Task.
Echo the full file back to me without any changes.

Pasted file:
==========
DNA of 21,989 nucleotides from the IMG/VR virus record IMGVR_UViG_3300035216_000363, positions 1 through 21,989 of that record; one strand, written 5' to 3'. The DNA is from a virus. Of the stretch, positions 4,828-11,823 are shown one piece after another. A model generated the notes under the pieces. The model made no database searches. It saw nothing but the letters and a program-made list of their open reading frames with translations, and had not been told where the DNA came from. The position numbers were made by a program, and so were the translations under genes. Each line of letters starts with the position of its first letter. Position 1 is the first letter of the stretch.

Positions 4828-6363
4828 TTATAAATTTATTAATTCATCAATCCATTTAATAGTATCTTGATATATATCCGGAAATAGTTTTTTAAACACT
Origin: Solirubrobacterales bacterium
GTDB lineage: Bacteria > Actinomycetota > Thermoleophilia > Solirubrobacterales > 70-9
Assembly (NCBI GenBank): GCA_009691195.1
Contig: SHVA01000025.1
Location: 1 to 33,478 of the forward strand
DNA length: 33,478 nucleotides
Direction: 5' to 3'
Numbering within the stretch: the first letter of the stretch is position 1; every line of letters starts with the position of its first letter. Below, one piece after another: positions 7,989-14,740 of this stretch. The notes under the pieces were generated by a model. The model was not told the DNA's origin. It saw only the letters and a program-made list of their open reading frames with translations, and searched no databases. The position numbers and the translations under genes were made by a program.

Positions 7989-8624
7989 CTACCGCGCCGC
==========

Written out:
DNA of 21,989 nucleotides from the IMG/VR virus record IMGVR_UViG_3300035216_000363, positions 1 through 21,989 of that record; one strand, written 5' to 3'. The DNA is from a virus. Of the stretch, positions 4,828-11,823 are shown one piece after another. A model generated the notes under the pieces. The model made no database searches. It saw nothing but the letters and a program-made list of their open reading frames with translations, and had not been told where the DNA came from. The position numbers were made by a program, and so were the translations under genes. Each line of letters starts with the position of its first letter. Position 1 is the first letter of the stretch.

Positions 4828-6363
4828 TTATAAATTTATTAATTCATCAATCCATTTAATAGTATCTTGATATATATCCGGAAATAGTTTTTTAAACACT
Origin: Solirubrobacterales bacterium
GTDB lineage: Bacteria > Actinomycetota > Thermoleophilia > Solirubrobacterales > 70-9
Assembly (NCBI GenBank): GCA_009691195.1
Contig: SHVA01000025.1
Location: 1 to 33,478 of the forward strand
DNA length: 33,478 nucleotides
Direction: 5' to 3'
Numbering within the stretch: the first letter of the stretch is position 1; every line of letters starts with the position of its first letter. Below, one piece after another: positions 7,989-14,740 of this stretch. The notes under the pieces were generated by a model. The model was not told the DNA's origin. It saw only the letters and a program-made list of their open reading frames with translations, and searched no databases. The position numbers and the translations under genes were made by a program.

Positions 7989-8624
7989 CTACCGCGCCGC